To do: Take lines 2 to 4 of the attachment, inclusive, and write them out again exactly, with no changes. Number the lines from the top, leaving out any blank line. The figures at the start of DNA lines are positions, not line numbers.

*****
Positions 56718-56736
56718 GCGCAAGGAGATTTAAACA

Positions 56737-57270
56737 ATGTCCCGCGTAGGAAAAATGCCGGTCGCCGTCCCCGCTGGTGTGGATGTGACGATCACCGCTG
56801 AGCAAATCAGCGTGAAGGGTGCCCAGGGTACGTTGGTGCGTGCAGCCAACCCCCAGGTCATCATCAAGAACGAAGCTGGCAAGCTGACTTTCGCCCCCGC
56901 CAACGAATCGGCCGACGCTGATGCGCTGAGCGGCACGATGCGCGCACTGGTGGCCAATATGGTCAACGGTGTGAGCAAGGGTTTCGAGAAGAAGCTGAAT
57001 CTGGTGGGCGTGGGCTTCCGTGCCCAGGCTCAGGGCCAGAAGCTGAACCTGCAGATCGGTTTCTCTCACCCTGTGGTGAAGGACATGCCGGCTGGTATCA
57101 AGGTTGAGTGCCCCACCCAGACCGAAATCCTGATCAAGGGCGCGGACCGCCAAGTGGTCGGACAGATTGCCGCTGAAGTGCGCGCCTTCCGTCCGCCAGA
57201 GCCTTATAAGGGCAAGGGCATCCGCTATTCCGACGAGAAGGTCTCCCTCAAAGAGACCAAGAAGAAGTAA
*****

56718 GCGCAAGGAGATTTAAACA

Positions 56737-57270
56737 ATGTCCCGCGTAGGAAAAATGCCGGTCGCCGTCCCCGCTGGTGTGGATGTGACGATCACCGCTG